Halloween is a favorite family holiday: Everyone gets to dress up, eat candy, and have a little ghoulish fun. If you’re thinking of including your dog in the spooky festivities this year, there’s trick-or-treat etiquette you should keep in mind.
Plan your Route
Your trick-or-treat route should be long enough for everyone to have fun, but short enough that you don’t exhaust your kids or your dog. Maybe consider a “figure-8” with home at the center. That way, if your dog gets tired after the first loop, you can drop her off at home before heading out on the second.
Encounters with Kids and Other Pets
It’s important to know your dog’s personality and degree of socialization—both with children and with other animals. A dog with a history of aggression toward kids or other pets should not be taken trick-or-treating. You are the best judge of your dog’s demeanor, so make smart choices.
Even friendly outgoing dogs can become scared or anxious, especially if you are knocking on strangers’ doors. Your hosts might have a dog that’s not thrilled to find strange animal—even one dressed as Buzz Lightyear—on his porch. So be respectful, and if necessary, wait with your pet at the curb, while your kids collect their sweets.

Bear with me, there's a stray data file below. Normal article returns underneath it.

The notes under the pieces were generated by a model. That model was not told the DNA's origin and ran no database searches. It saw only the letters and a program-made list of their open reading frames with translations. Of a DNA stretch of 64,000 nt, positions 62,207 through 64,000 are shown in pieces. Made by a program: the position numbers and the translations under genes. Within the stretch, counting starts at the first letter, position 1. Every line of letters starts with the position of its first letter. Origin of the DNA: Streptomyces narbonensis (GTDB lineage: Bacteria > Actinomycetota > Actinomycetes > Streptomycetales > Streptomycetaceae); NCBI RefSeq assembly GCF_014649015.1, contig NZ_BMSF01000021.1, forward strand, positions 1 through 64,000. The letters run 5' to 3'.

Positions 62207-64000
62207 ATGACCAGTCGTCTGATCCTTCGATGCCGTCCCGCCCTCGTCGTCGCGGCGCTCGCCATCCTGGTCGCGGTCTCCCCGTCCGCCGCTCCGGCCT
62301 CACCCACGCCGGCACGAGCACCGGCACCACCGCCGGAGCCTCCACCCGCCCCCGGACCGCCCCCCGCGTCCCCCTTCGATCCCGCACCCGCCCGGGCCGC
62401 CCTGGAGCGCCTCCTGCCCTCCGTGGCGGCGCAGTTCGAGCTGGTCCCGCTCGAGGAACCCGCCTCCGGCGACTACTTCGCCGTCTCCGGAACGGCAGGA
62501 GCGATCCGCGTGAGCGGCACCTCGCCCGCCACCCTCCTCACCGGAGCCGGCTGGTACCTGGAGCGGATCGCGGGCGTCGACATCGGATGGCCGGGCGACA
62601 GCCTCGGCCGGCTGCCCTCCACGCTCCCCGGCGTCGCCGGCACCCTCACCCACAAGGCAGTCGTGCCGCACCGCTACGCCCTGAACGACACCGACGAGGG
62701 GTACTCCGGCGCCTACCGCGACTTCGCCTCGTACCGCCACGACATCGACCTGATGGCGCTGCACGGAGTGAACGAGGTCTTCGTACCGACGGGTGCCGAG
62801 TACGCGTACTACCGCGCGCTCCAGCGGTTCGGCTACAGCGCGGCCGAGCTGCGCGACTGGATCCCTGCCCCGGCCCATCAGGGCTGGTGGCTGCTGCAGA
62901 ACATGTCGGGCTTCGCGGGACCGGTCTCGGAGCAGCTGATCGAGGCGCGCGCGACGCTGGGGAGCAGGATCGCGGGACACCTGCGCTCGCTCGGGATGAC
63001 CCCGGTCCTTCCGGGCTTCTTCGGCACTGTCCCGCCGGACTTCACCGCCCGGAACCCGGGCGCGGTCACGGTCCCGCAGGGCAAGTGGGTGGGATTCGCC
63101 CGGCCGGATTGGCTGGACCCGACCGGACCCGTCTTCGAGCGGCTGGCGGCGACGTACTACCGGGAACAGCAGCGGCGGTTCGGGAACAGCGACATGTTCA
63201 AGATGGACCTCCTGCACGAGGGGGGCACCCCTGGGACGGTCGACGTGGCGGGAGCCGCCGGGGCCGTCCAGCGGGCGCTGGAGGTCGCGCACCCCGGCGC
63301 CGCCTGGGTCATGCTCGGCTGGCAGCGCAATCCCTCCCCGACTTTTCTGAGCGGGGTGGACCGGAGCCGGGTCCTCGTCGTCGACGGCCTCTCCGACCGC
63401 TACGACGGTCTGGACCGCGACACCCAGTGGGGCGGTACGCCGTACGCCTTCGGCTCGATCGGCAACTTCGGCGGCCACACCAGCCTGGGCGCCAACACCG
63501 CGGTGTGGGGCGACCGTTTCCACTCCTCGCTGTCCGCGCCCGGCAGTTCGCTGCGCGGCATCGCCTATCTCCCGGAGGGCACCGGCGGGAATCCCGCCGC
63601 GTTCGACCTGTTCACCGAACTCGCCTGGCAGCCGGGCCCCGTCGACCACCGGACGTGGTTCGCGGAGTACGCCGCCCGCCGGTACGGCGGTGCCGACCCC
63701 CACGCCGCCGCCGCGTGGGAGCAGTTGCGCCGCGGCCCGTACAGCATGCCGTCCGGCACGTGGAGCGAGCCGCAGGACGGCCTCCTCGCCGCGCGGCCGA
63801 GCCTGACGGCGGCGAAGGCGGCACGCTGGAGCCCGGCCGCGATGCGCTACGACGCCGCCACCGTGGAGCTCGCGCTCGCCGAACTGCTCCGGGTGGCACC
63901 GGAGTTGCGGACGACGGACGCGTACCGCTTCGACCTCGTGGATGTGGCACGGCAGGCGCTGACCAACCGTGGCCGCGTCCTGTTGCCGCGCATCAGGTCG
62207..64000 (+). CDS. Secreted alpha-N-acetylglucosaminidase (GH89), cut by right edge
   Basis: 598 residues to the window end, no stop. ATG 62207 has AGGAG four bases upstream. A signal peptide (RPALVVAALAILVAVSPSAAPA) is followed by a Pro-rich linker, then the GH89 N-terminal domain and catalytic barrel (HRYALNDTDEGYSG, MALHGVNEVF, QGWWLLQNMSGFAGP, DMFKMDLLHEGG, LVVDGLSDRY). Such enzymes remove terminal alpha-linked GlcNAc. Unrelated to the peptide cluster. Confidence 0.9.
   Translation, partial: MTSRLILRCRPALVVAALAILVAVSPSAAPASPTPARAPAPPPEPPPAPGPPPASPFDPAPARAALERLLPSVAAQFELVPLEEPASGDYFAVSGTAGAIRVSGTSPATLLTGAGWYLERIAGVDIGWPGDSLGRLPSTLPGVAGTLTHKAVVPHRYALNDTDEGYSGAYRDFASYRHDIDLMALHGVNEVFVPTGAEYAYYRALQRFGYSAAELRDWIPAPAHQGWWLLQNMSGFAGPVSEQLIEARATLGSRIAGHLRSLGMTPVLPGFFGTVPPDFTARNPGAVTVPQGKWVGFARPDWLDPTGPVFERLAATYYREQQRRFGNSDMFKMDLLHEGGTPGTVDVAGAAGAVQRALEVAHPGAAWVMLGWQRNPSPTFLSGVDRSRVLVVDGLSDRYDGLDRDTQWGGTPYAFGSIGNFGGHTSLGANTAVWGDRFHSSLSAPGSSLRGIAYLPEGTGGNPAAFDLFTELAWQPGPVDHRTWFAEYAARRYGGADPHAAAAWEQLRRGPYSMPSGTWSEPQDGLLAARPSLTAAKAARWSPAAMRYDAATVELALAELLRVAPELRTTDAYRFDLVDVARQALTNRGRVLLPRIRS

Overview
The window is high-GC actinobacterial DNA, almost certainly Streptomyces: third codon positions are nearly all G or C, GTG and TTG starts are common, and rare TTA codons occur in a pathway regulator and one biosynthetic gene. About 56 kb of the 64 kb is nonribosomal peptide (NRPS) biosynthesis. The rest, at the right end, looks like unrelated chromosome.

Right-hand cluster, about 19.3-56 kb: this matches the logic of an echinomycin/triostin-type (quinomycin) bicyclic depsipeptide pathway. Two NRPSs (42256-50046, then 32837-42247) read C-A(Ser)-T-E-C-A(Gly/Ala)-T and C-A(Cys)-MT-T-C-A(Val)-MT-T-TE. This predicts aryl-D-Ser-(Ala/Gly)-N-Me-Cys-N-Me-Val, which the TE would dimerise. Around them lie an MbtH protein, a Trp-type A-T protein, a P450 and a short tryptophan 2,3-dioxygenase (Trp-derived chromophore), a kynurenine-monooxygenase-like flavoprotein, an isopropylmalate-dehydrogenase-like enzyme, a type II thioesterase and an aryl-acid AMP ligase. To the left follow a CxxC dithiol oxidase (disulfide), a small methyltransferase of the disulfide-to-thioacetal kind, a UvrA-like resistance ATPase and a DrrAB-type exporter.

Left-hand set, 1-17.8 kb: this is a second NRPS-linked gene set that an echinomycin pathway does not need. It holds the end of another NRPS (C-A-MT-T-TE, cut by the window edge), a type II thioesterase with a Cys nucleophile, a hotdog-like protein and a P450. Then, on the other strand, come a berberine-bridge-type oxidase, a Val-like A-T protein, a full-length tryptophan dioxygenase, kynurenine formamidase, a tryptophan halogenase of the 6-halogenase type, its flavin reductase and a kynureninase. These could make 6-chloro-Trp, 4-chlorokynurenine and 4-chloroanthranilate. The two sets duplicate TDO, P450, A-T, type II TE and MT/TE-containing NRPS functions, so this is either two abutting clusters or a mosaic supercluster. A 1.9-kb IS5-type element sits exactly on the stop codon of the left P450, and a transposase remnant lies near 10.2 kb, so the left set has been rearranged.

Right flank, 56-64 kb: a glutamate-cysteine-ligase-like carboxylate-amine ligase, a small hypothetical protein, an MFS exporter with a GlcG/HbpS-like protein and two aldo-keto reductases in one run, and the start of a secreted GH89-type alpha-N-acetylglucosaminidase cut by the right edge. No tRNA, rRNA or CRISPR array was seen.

Bring the Necessities
Even when dressed like a pirate, your dog is still a dog. So, whether you’re planning an extended evening of door knocking or just hitting a few houses in the neighborhood, be sure to bring water for your pooch (a bottle with a sport top is usually sufficient). Candy should not be given to dogs and chocolate can be dangerous for them, so bring along some dog treats for your pup to have a yummy snack. Since any walk means, “time to do your business,” for dogs, don’t forget a cleanup bag.
When choosing a Halloween costume for your pet, be sure to get the right size. A too-small costume can be uncomfortable and unsafe. Your pooch should be able to breathe and see easily, he should have full mobility of all his limbs, and the costume should be able to accommodate potty breaks. Also, it should be reflective to be visible to cars. You should keep your pet leashed at all times, but if she should slip her collar, you want drivers to be able to see her.
There are some definite Halloween Don’ts for Dogs: They cannot safely metabolize chocolate or licorice; and other candies, while not necessarily toxic, aren’t healthy for them either. Be sure your pet doesn’t have access to the sweets you plan to hand out or the ones you bring home. A DIY dog treat or chew toy should resolve any FOMO (feelings of missing out) that your pup might experience.
We hope these tips will help you, your family, and your dog have a safe, fun, and happy Halloween!
Cecily Kellogg is a pet lover who definitely has crazy cat lady leanings. Her pets are all shelter rescues, including the dog, who is scared of the cats. She spent eight years working as a Veterinary Technician before becoming a writer. Today she writes all over the web, including here at Figo.
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